Tech Briefs

Simulations are used to calculate temperature changes that occur inside semiconductor switch modules, where measurement is not possible.

Semiconductor switch modules composed of Super Gate Turn-Off Thyristors (SGTOs) have been evaluated. The switches are intended to handle kiloamplevel currents and may dissipate peak powers measured in megawatts. Recent experiments measured the response of a switch module composed of eight SGTOs to single-short, high-current pulses. Simulations of those experiments were performed to calculate the temperature changes that occur inside the devices, where measurement is not possible. Worst-case operating conditions in which the switches handle several pulses within the space of 4 or 5 seconds (s) also were simulated. Modeling and simulation were performed with SolidWorks 3D modeling software and SolidWorks Simulation computational fluid dynamics software from Dassault Systèmes.

The simplified Super Gate Turn-Off Thyristor Switch models in (a) full model, and (b) quarter model. The model was simplified, and simulation run times reduces, by taking advantage of the symmetry of the model and using one-quarter of the simplified model for simulation.

The original switch model includes a module composed of eight SGTO die, lugs and spacers, and base, as well as an aluminum cold plate to conduct heat from the module. In order to reduce the computation time spent in thermal simulations, the original model was simplified, reducing the curves and fillets to a geometry suitable to a rectangular mesh, while attempting to preserve the dimensions and volume of the parts (and materials) for time-dependent thermal calculations. The model was further simplified, and simulation run times reduced, by taking advantage of the symmetry of the model and using one-quarter of the simplified model for simulation. Spacers were eliminated from the model; they have no significant influence on the thermal response of the switch in the time-spans studied (see figure).

The initial temperature of the model and of the air surrounding it was defined to be 70 °C. The bottom surface of the cold plate on the switch module was also defined to be 70 °C; this served as a sink for heat generated in the SGTOs. The top surface of the circuit board was subject to natural convection, which was included in the simulation by defining those surfaces to have a convection coefficient of 10 W/m2-K.

The time-dependent thermal inputs for the simulations were derived from measurements of voltage drops and current in the SGTOs made during experimental characterizations performed with the solidstate switch modules. Curves of power versus time were culled from much larger files of data recorded at 0.1-microsecond (μs) intervals. It was assumed that the switch module distributes the power equally among the SGTOs. In the simulation, power was applied uniformly throughout the active part of the die, rather than applying it solely to a junction within the die.

While the active part of the die reached a temperature in excess of 130 °C, that part of the die is covered with a lid, and the observable part of the module has reached a maximum temperature of about 100 °C. Little of the heat in the first pulse has been conducted outside the active die in 35 μs. The “off” time is 1.66 s, at the end of which the die has almost returned to its initial temperature of 70 °C.

Next, how the temperature of the SGTOs rose and fell during a series of pulses was calculated. Two cases were used. The first was five 35-s pulses in a 4-s period, and the second was four 35-s pulses in a 5-s period to see whether or not the temperature of the devices stays within a safe operational range. SGTOs return almost to the original baseline temperature between pulses, and the average temperature rises with each pulse to just over 130 °C. Silicon devices may not operate as efficiently at such temperatures as they do at room temperature, but are not likely to be damaged by such short transits to high temperatures. There still is little sign of heat spreading through the module after 5 s, and visible temperatures are within one degree of those at the peak of the first pulse.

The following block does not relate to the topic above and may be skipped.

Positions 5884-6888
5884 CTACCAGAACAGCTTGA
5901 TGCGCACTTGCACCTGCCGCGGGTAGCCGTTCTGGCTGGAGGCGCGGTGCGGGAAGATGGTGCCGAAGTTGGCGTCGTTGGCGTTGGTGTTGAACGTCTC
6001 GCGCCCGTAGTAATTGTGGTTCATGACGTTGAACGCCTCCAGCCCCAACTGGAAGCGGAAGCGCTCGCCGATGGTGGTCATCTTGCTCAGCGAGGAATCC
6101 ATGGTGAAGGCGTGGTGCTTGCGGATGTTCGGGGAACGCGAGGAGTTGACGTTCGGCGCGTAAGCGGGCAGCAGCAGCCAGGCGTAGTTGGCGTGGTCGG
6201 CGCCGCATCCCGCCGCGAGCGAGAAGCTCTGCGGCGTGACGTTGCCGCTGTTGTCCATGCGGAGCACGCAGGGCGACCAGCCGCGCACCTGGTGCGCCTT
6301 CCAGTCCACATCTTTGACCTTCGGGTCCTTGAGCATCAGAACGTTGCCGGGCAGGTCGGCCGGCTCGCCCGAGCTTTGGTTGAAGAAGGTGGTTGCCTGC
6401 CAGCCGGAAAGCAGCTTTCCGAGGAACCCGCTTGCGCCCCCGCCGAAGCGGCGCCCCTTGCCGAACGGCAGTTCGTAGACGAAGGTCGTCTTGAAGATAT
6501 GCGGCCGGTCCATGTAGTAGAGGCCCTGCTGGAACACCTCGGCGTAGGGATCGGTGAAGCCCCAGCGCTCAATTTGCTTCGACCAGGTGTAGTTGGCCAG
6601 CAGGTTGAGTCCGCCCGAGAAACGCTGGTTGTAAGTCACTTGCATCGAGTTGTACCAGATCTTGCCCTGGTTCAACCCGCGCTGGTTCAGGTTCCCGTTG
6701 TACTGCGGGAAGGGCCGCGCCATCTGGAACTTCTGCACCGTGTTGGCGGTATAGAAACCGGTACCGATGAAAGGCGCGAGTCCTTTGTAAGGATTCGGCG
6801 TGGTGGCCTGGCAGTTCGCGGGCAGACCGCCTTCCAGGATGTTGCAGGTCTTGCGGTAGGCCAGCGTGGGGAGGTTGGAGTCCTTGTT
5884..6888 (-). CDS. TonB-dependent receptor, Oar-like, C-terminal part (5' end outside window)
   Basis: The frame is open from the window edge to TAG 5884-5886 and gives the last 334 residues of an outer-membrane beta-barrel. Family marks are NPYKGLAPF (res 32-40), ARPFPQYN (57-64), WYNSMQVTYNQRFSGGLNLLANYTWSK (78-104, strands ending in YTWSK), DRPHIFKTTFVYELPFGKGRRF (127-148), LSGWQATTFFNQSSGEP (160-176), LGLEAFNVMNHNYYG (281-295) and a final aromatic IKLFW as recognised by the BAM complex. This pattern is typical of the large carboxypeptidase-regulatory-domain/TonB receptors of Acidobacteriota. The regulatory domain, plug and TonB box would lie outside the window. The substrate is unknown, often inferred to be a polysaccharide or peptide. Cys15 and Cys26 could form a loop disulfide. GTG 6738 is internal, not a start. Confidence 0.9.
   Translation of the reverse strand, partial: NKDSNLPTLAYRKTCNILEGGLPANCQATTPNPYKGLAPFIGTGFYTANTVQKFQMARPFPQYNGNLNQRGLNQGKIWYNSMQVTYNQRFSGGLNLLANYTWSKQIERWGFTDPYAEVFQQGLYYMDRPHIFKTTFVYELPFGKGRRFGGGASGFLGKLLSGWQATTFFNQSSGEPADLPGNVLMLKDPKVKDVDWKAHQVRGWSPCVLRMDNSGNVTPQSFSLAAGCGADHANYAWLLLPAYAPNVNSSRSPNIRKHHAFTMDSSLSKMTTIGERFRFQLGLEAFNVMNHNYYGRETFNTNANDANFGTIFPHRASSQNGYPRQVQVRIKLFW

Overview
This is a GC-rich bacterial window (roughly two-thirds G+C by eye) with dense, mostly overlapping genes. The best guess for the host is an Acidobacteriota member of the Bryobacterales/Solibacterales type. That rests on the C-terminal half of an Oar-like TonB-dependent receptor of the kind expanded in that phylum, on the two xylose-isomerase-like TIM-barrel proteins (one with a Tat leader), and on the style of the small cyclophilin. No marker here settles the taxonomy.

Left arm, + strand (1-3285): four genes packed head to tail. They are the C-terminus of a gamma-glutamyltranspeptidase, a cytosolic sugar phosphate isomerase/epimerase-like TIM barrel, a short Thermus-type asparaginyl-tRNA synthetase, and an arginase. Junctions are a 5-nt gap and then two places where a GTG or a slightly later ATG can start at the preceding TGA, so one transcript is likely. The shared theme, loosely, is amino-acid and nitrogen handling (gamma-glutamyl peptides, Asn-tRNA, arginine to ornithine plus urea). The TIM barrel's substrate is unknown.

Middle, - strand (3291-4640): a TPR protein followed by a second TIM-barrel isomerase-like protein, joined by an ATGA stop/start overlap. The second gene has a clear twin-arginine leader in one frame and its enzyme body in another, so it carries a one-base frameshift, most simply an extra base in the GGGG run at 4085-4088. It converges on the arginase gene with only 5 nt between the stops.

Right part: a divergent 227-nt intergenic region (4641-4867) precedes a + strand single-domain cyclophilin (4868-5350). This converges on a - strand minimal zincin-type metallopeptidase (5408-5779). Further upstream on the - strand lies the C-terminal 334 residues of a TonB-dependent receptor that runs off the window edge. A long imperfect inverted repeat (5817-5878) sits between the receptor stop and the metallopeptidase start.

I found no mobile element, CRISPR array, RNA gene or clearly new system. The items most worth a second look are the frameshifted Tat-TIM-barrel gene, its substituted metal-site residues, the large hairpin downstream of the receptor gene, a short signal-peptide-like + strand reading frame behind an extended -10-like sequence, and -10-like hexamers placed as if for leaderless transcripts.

The second set of calculations used a 54-μs-wide pulse as a thermal input to the SGTO switch model. Peak power is 1.5 MW per SGTO, assuming equal distribution of power among the SGTOs in the module. As with the 35-ms pulse case, the thermal effects of a single pulse, a series of five pulses in 4 s, and four pulses in 5 s were calculated. The longer pulse raises the device temperature over 140 °C, about 10 °C higher than the 35-ms pulse.

The effects of 4- and 5-pulse trains with the 54-ms pulse were calculated. As each pulse was applied, the average temperature in the active part of the SGTOs rose to more than 140 °C, and returned almost to the baseline temperature between pulses. The SGTO temperature at the end of the last pulse in both cases was approximately 144 °C.

The model shows a quick rise in the temperature of the SGTOs during the pulse, but peak temperatures are within safe operating limits for Si devices. The heat in the devices dissipates quickly into the surrounding package and into the cold plate to which it is mounted. Heat conduction occurs rapidly enough that the devices’ temperature returns very close to their initial temperature within about 1 s after the end of the pulse. Calculations predict that the peak temperatures in the SGTOs will increase little over time when a series of short pulses over 4 or 5 s is applied. This indicates that the switches should be able to withstand repeated cycling at high power levels without sustaining heat-related damage or suffering serious degradation of performance.

This work was done by Gregory K. Ovrebo of the Army Research Laboratory. ARL-0164

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